3. "The Campaign"

Yes, I thought this was the funniest movie of the year, which is really saying something with "21 Jump Street" and "Ted" in the running. But what makes it resonate is its unvarnished look at how big business calls the legislative shots, that corruption is as commonplace as a deadlocked subcommittee and that the electorate is filled with lemmings who will respond to any sound bite they're fed. Will Ferrell and Zach Galifianakis throw themselves into their roles as buffoonish candidates, but the sharp indictment of our political affairs makes it memorable.

4. "The Grey"

Joe Carnahan's bleak tale of survival revolves around a dozen men who, having weathered a horrific plane crash, must contend with the harsh elements of the Alaskan wilderness as well as a vicious pack of wolves if they're to save themselves. Liam Neeson anchors this film as a man who, having lost the will to live, musters up the courage to face the most dire circumstances. At times harrowing, this existential exercise powerfully reminds us that life and death must be faced in the same way: with courage and no regret.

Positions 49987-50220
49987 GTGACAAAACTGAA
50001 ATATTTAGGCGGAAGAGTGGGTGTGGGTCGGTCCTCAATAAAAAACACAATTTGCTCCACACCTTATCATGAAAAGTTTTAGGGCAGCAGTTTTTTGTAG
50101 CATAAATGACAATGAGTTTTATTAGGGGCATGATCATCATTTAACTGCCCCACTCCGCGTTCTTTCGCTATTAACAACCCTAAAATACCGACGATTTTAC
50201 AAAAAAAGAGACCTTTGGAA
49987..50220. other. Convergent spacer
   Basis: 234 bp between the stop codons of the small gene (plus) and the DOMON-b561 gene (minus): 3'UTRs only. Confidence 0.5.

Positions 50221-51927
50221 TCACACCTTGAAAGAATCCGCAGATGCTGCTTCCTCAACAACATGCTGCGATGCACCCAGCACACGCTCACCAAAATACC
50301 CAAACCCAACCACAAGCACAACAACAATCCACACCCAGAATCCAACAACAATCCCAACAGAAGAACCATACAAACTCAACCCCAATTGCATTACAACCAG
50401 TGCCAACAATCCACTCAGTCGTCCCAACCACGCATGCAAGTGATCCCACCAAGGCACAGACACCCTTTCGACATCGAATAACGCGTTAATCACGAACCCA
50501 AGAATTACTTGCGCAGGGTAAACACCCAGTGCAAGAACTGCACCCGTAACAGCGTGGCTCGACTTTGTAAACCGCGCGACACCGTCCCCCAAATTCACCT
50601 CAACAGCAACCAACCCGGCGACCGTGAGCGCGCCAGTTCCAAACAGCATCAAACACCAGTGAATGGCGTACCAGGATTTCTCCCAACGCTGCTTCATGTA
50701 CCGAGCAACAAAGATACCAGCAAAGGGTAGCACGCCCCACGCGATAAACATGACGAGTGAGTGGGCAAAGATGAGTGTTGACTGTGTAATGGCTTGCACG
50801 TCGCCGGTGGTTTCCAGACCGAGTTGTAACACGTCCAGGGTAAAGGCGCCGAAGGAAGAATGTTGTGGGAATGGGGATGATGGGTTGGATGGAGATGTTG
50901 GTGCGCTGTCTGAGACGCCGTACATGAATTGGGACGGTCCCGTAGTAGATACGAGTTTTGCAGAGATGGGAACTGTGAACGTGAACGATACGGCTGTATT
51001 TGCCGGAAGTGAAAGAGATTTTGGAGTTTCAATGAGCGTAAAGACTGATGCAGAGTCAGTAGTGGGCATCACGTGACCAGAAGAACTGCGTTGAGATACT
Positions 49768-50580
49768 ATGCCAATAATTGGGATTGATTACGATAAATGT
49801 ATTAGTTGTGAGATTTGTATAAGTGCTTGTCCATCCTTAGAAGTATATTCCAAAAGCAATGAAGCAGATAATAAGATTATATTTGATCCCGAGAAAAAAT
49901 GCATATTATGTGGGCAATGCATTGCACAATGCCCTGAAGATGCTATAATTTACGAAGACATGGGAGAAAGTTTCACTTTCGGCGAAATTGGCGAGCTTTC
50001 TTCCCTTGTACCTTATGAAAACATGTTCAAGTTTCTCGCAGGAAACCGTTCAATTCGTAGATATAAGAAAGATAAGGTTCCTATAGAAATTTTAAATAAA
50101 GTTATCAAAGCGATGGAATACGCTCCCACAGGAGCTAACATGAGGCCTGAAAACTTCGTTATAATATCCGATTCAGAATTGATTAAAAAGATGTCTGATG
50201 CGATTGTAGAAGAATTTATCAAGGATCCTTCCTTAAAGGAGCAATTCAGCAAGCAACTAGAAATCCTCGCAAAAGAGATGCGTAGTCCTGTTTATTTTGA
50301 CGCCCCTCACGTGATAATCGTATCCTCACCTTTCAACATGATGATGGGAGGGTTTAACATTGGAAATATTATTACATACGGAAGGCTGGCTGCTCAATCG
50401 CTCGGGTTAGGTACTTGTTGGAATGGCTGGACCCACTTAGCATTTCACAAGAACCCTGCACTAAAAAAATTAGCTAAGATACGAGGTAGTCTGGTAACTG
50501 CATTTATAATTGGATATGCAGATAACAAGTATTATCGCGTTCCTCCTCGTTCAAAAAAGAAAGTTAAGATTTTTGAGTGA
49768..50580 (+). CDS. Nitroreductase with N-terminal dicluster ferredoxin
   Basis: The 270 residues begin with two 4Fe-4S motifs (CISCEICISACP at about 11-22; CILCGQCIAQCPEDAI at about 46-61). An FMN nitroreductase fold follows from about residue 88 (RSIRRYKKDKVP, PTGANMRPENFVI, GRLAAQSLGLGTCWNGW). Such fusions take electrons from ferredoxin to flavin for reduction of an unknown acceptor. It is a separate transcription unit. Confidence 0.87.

5. "End of Watch"

Cop movies are a dime a dozen, but this feature from writer/director David Ayer sets out not only to show the dangers of working the streets of Los Angeles but also to capture the sort of fierce bond that's forged between partners. Jake Gyllenhaal and Michael Pena generate a unique and powerful chemistry. There wasn't a better team on screen this year in terms of being present with one another and creating honest moments and emotions. We, too, come to empathize with, like and admire these two men who risk their lives daily in a violent but necessary job.

6. "The Perks of Being a Wallflower"

Teen angst has rarely been captured as accurately or poignantly than in Stephen Chbosky's adaptation of his own novel. The focal point is Charlie (Logan Lerman), a freshman grappling with how he'll fit in at high school after a personal tragedy and a mental break. Step- siblings Patrick (Ezra Miller) and Samantha (Emma Watson) teach him that while life is uncertain, heartbreaks help you endure. Chbosky handles these familiar issues with tact and wisely grounds the film with quiet sincerity rather than overplaying big moments and laying on the saccharine.

7. "Seeking a Friend for the End of the World"

It's an unwritten rule that not a year can go by without a film that deals with the end of the world. This one focuses on two lonely people who each set out to address some unfinished business as the clock ticks down. Steve Carrell and Keira Knightley are perfect as the mismatched travelers, and writer/director Lorene Scafaria guides them with a deft touch. She reminds us that grand plans often result in disappointment, but small, selfless gestures are what offer true salvation. This quietly moving film with dark humor will resonate with you long after you see it.